Jennifer Woods and David Woods
to Dec 31

Jennifer Woods and David Woods

Jennifer Woods

The highlight of my morning as a child was picking a piece of jewelry to wear from my grandmother’s jewelry.  To this day, i can remember the excitement of choosing a piece based on how I felt at that moment, what spoke to me, and what I wanted to convey to the rest of the world.  Even at the young of age 5, I was able to adorn myself with necklaces and rings and allowed to express myself using jewelry as my medium.  

When someone wears a piece of my jewelry, I can only hope it brings about the same feeling of excitement I had as a child and enables them to convey to the world how they feel on that day, at that very moment. 

Look for 4 new jewelry lines from Jennifer Woods Jewelry set to debut in the Transient Gallery in July, 2016.  Jennifer specializes in sterling silver jewelry with semiprecious stones, up-cycled pieces using found objects and vintage elements, a Bohemian collection, and a more upscale, Luxe line.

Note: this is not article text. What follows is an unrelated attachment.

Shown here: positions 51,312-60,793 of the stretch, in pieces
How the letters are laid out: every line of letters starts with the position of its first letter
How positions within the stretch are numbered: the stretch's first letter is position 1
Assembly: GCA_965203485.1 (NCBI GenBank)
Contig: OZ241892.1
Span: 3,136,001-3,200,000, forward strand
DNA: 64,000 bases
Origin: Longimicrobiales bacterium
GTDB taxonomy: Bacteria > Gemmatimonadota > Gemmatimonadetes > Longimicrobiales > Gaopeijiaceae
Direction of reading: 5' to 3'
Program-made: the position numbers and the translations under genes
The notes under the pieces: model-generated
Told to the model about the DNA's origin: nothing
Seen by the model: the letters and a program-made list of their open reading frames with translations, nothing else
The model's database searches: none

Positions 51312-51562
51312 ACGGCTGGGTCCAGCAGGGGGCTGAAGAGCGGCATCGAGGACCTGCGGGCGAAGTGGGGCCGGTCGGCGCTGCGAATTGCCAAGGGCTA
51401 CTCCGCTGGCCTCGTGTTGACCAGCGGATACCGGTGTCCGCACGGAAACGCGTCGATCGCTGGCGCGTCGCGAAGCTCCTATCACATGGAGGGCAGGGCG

David Woods

David is a local graphic designer with 15 years of design experience.  Graduating from UCO in 2001, he has done work for some of the most awesome local companies including Myriad Botanical Gardens, Deluxe Winter Market, Paseo Plunge, Holistic Birthing Services, and the Spy, just to name a few.  When he’s not helping his wife make jewelry, he designs posters and prints, and designs and makes tables and T-shirts.  Besides art, He enjoys 70’s Soul music, playing his guitar, and hanging out with his awesome family.  Come and see his latest works at the Transient Gallery in July of 2016.  

Jennifer and David Woods met in 1996 at UCO and have literally barely spent a moment apart since.  Their only main goals in life are to raise their children to be smart, kind, and to always question authority and to own their own business together.   

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Tony Thunder
to Aug 31

Tony Thunder

Instagram: @tonythunder89

26 years old from Moore, Oklahoma. Self taught artist, illustrator, graphic artist and father.